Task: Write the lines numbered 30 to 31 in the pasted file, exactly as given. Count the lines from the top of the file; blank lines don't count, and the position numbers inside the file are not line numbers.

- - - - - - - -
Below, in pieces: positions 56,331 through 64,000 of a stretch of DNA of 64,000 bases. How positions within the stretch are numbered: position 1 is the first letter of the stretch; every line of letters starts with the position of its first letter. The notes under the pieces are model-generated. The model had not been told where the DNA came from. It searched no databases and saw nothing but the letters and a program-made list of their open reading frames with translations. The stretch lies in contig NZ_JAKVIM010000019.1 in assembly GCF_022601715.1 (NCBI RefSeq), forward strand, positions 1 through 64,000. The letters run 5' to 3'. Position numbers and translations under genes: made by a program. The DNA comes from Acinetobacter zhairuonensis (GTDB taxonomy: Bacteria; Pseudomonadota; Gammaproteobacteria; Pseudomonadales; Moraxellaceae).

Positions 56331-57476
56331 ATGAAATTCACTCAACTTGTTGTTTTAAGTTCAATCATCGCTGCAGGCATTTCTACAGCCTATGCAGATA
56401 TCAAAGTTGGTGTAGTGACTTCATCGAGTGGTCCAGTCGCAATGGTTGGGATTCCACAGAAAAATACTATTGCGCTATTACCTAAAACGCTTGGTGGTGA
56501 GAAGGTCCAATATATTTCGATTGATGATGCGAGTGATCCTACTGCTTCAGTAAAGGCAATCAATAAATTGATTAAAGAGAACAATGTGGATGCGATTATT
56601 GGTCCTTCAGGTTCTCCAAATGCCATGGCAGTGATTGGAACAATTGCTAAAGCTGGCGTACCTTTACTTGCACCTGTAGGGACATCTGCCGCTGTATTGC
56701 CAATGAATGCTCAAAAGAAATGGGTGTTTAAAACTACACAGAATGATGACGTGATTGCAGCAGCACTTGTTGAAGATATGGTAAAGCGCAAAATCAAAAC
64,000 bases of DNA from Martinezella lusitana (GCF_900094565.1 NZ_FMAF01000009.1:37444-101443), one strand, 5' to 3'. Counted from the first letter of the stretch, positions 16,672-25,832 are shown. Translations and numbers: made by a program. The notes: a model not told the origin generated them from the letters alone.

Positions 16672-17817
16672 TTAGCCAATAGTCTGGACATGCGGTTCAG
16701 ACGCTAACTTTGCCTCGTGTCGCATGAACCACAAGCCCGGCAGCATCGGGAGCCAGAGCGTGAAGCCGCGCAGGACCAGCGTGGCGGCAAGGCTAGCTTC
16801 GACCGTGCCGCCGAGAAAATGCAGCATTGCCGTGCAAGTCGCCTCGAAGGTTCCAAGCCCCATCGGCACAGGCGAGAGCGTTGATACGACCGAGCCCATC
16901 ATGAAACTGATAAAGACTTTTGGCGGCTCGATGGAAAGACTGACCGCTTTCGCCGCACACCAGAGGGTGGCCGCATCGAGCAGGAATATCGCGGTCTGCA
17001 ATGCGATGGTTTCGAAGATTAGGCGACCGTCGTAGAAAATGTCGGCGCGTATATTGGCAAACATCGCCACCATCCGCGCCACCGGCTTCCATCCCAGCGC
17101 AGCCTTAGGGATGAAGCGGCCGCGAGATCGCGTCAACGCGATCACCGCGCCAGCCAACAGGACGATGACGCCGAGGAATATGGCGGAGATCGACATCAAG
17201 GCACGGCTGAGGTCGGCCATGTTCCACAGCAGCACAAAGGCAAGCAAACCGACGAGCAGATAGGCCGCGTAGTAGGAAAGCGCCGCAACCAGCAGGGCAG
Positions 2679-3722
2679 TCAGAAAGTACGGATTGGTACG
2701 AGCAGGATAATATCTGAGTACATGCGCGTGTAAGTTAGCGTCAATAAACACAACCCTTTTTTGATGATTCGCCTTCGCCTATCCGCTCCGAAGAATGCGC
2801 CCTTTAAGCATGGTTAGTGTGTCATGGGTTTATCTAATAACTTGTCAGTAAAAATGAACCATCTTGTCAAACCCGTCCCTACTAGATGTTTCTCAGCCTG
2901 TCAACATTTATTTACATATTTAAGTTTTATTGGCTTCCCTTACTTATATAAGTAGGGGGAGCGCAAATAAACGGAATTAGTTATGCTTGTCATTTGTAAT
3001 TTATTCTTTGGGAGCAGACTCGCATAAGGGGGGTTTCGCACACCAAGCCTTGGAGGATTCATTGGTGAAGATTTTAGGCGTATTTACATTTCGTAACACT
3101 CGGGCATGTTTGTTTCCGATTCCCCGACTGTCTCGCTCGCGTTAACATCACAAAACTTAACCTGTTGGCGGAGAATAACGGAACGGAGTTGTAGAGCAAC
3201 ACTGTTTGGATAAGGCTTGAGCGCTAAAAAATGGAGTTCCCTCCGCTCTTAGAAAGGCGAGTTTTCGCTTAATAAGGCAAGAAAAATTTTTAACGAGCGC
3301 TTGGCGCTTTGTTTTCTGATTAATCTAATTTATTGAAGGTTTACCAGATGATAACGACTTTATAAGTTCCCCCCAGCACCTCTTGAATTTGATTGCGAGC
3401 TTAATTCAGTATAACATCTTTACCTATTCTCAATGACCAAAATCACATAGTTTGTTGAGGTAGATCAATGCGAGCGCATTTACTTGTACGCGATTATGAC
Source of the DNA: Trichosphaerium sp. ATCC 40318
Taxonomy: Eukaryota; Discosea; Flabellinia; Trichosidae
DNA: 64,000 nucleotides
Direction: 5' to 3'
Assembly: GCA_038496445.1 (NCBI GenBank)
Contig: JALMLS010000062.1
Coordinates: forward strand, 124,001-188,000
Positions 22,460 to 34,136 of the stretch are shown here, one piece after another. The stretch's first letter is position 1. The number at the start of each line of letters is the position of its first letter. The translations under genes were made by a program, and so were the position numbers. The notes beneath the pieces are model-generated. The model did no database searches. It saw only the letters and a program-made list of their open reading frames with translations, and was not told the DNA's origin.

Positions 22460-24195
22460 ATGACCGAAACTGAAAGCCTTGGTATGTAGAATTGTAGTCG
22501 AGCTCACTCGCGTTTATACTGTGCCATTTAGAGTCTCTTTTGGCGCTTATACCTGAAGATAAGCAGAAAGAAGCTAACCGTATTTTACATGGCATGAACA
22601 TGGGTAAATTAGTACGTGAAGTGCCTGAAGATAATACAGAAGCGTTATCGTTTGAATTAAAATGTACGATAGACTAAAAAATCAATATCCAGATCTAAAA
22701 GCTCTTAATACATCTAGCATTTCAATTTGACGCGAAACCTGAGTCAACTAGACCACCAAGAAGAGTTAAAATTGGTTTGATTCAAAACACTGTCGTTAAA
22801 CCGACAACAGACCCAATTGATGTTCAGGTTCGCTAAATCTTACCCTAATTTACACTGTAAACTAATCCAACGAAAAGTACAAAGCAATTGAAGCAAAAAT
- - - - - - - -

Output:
Direction: 5' to 3'
Assembly: GCA_038496445.1 (NCBI GenBank)